Guerrilla Production Techniques: Recording
The Learning Center and Media Lab at Berklee are for more than just printing. Among many other music technology events offered semesterly is the Guerrilla Production Techniques series, a start-to-finish music production workshop utilizing bang-for-your-buck gear. Each semester features a new song and a new band of Berklee students, but the principles are the same: start recording your music; use what you have and what is in your budget; keep in mind that these are techniques, not rules; and learn as you go.
Learning Center trainer (and jazz composition alumnus) Blair Pershyn led Guerrilla Production Techniques: Recording, discussing topics ranging from microphone type, to polar pattern and frequency response, to old televisions with UHF knobs converted to MIDI controllers. The gear used included a Shure SM58 mic on the kick drum; a pair of small diaphragm SE1A condenser mics configured to an XY stereo pattern for the drum overheads; and—to record the crowd singing the chorus—a Sterling ST55 large diaphragm condenser mic for the ukelele and vocals, a Line6 UX2 audio interface, and an MBox Pro audio interface. Running the recording session was Learning Center lab manager (and MP&E alumnus) Sohta Tsuchiya.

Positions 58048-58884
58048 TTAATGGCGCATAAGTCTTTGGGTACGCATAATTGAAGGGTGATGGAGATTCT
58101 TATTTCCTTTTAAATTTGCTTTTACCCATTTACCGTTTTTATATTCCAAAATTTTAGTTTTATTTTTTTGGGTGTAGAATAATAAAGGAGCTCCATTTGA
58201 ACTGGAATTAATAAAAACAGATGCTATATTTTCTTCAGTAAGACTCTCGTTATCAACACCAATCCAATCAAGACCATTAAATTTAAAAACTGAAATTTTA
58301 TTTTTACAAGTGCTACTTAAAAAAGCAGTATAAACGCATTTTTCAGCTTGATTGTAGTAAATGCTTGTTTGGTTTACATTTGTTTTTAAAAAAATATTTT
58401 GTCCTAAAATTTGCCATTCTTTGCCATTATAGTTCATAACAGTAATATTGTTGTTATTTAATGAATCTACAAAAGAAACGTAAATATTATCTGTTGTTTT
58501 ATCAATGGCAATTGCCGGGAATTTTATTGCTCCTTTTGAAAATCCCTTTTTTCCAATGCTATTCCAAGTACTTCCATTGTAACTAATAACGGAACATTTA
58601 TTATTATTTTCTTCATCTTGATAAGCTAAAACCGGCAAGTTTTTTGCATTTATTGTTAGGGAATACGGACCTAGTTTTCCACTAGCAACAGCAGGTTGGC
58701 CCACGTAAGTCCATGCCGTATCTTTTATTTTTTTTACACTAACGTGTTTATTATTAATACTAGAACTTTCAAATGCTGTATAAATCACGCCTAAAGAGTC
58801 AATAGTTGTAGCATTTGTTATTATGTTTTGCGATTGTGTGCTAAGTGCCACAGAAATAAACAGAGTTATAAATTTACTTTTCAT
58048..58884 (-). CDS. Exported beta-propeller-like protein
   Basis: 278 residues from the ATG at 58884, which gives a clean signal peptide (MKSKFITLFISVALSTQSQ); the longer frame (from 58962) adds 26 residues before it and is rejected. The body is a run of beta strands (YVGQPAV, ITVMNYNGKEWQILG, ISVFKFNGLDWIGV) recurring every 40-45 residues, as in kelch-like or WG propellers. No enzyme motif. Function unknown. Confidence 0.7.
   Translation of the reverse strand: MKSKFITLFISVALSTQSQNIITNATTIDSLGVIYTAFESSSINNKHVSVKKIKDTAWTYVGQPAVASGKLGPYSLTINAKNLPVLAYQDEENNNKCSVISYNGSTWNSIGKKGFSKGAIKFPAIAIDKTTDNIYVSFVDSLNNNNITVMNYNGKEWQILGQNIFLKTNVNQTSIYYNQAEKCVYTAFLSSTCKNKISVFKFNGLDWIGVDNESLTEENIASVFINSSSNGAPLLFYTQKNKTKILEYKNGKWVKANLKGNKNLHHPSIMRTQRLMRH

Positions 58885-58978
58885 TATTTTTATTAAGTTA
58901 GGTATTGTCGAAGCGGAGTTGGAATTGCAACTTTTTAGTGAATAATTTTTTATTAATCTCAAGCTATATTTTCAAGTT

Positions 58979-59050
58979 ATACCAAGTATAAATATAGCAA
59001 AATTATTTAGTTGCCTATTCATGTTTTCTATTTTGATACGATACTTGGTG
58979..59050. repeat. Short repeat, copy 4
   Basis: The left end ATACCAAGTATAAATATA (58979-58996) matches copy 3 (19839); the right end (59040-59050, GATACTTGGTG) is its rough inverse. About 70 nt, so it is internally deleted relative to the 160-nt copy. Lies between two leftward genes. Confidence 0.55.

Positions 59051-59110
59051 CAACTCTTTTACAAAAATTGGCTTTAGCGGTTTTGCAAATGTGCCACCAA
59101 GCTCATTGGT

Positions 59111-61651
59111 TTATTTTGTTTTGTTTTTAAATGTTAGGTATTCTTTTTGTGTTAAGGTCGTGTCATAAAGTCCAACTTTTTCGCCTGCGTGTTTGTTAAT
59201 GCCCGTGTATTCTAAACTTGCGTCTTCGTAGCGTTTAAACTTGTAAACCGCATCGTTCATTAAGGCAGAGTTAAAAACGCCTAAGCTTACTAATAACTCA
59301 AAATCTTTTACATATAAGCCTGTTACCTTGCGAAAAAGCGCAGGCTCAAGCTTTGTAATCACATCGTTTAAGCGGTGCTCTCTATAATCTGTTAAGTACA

Covering the Bruno Mars tune "The Lazy Song," the band consisted of Berklee students Marcus Bagala (ukelele, guitar), Noshi Curry (vocals), Boram Han (keyboard), Fabio Rojas (drums), and Andreas Russo (bass). The event afforded Berklee students the opportunity to dive in and make the most out of their laptop package and realize that their computers aren't just devices to check Facebook, but tools of the trade and cornerstones of their career as professional musicians.
Rounding off the Guerrilla Production Techniques series will be a mixing forum on Thursday, June 9, from 6:00 to 8:00 p.m. in the Media Lab at 150 Massachusetts Avenue. The event is free and open to the Berklee community. For more information, and for video of past events, visit the Learning Center website.